Chicago, including original member James Pankow, will bring their horn-infused pop to Chastain on Oct. 12, 2019.

Chicago promises 'hit after hit' in live show

No doubt there is a distinctive Chicago sound.

Whether it’s “If You Leave Me Now” or “You’re the Inspiration,” “Beginnings” or “Hard to Say I’m Sorry,” it doesn’t even matter the vocalist.

It’s the immediately identifiable co-mingling of snappy brass, winding grooves that sound like sunshine and a dollop of jazz pasted over pop/rock melodies that scream Chicago.

For more than 50 years, the band once known as Chicago Transit Authority (as when they played the Atlanta Pop Festival in 1969) has toured relentlessly — bringing a vibrant production to the stage — and still squeezed in compilations speckled with new material, full albums of new material (such as 2014’s “Chicago XXXVI: Now”) and Christmas albums of new material. Their latest, “Chicago Christmas,” arrives Friday. .

On Saturday, the band, which co-founder, trombonist and horn arranger James Pankow calls “the ultimate lineup,” will pull into Cadence Bank Amphitheatre at Chastain Park (“I just look down and say, ‘Hey buddy, can I have some of that foie gras?’ Pankow joked about Chastain’s notoriously dining-involved audience).

Along with the original trio of Pankow, fellow horn player Lee Loughnane and singer/keyboardist Robert Lamm, the Chicago crew that will sprawl across the stage includes guitarist Keith Howland, keyboardist Lou Pardini, drummer Walfredo Reyes Jr., saxophonist Ray Herrmann, singer/guitarist Neil Donell, bassist Brett Simons and percussionist Ramon “Ray” Yslas.

One of the hardest-working bands in showbiz, Chicago still performs more than 100 concerts a year and, said Pankow, has “worked every year for 52 years.”

Calling from his home in Nashville in early summer to discuss the anniversary of the Atlanta Pop Festival, a proud, grateful and chatty Pankow discussed the legacy of Chicago.

Chicago, including original member James Pankow, will bring their decades of hits to Chastain on Oct. 12, 2019.

Q: It’s almost unbelievable to think about Chicago’s career and the fact that it took until 2016 for the band to get into the Rock and Roll Hall of Fame. What did that mean to you, finally?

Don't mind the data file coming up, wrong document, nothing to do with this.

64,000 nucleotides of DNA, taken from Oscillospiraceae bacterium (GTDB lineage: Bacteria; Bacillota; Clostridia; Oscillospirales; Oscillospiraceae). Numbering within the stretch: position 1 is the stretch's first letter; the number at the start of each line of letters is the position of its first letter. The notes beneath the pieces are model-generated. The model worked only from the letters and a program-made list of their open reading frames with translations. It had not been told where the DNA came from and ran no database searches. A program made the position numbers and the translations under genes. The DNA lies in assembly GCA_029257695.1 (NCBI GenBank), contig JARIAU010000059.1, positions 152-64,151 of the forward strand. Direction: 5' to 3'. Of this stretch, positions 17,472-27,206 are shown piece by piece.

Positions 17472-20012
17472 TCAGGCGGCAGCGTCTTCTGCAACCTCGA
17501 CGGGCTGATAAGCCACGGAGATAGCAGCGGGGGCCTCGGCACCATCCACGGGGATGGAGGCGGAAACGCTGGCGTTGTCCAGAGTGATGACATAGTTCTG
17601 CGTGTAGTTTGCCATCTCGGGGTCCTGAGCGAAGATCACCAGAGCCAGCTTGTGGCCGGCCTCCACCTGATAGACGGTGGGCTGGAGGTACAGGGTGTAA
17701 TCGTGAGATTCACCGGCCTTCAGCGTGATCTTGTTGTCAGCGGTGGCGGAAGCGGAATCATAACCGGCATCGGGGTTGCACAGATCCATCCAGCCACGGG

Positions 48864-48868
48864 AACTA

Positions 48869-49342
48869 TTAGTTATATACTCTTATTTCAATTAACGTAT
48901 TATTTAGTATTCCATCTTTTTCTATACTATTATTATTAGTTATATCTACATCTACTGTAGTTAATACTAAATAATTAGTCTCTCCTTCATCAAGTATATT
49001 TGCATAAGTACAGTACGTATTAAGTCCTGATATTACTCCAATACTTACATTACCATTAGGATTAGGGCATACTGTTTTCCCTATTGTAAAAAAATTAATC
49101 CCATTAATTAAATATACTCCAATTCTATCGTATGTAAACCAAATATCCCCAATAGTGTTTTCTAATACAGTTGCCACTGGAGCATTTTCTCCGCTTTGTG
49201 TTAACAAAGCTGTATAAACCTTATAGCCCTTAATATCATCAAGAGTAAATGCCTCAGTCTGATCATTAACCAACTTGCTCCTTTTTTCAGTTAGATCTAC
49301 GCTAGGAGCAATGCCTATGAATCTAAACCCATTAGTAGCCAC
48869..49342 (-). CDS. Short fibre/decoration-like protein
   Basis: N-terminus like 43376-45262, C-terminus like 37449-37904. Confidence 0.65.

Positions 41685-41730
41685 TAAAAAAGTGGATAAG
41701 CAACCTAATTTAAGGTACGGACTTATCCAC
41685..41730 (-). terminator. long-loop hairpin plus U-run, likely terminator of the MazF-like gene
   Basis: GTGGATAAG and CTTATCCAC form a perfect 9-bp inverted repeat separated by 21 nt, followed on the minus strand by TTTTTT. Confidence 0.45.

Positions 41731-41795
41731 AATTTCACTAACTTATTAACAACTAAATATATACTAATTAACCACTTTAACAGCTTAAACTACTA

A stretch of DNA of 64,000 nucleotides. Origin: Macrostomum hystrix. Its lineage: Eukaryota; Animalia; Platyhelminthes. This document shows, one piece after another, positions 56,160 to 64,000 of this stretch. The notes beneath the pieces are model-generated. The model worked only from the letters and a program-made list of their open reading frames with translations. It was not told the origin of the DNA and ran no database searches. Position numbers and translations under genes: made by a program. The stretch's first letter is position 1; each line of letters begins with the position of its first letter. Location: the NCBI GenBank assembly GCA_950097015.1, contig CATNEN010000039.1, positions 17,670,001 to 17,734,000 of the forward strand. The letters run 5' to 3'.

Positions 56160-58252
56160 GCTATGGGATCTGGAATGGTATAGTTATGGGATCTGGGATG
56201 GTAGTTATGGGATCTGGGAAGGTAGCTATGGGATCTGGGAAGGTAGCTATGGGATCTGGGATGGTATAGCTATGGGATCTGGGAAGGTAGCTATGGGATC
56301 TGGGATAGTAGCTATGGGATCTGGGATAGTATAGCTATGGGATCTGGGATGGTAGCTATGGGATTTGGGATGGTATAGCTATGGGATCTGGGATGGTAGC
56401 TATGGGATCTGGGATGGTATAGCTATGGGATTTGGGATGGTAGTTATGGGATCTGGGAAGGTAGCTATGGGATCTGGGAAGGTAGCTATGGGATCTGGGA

A: That (induction) was by virtue of 37 million people casting their (fan) votes for this band. It got to a point when the Rock Hall was absolutely bound to induct us because the pressure was so great. The real votes that count are from former inductees and administrative people going up to (former Rolling Stone editor and Rock and Roll Hall of Fame Chairman) Jann Wenner. If Jann says OK, then you’re inducted. It’s politics.

Q: But it seems as if Chicago never really had a resurgence because you’re always just rolling along.

A: After the induction, we filmed that documentary about the 50 years of this band (“Now More Than Ever: The History of Chicago,” which debuted on CNN in 2017). It killed in the ratings — it was global and hugely well received. That same year, (Chicago singer/keyboardist) Robert Lamm and I got inducted into the Songwriters Hall of Fame. All of those things injected the band with a whole new aura and created even more buzz. Every show sold out, and we see it still today. People can’t get enough of this. Little did we know, you’re sitting at the piano having a personal moment writing a song and next thing you know, it’s a mantra for millions.

Q: You guys are always terrific live, but your tour with Earth, Wind & Fire (in 2015) was such an amazing night of music.

A: We were one of the pioneers in (tour) packaging. Live Nation loved the idea because it brought more people to the dance. We were also the first act to do a finale with both acts on stage; that was a real thrill for the audience. Between Earth, Wind & Fire and Chicago, there were 20 of us on stage, no smoke and mirrors, all live, playing each other’s greatest hits. We’ve been out with the Doobie Brothers and REO Speedwagon and packaged with Huey Lewis and America. The list goes on. But the Earth, Wind & Fire and Chicago thing was the ultimate for me.

Q: But now for this tour…

A: This year, we’re out by ourselves. It’s an evening with Chicago, and people are gonna get more than two hours of our greatest hits. We’ve had 40 hit singles, so it’s hit after hit after hit. Somewhere, someplace there’s a Chicago song on the radio right now. When we rock ‘n’ roll, I would put us up against anybody. We kick ass and it’s LIVE. It is the record, note for note in an incredible sound system, and people are freaking out. It’s so exciting. I thought by now I’d be on the rocking chair on the porch, but I’m on the road because we’re in demand. What am I going to retire to? I love this!



8 p.m. Oct. 12. $30.50-$90.50. Cadence Bank Amphitheatre at Chastain Park, 4469 Stella Drive NW, Atlanta. 1-800-745-3000,

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About the Author

Melissa Ruggieri
Melissa Ruggieri
Atlanta Journal-Constitution staff writer Melissa Ruggieri covers music and entertainment news for the AJC. She remembers when MTV was awesome.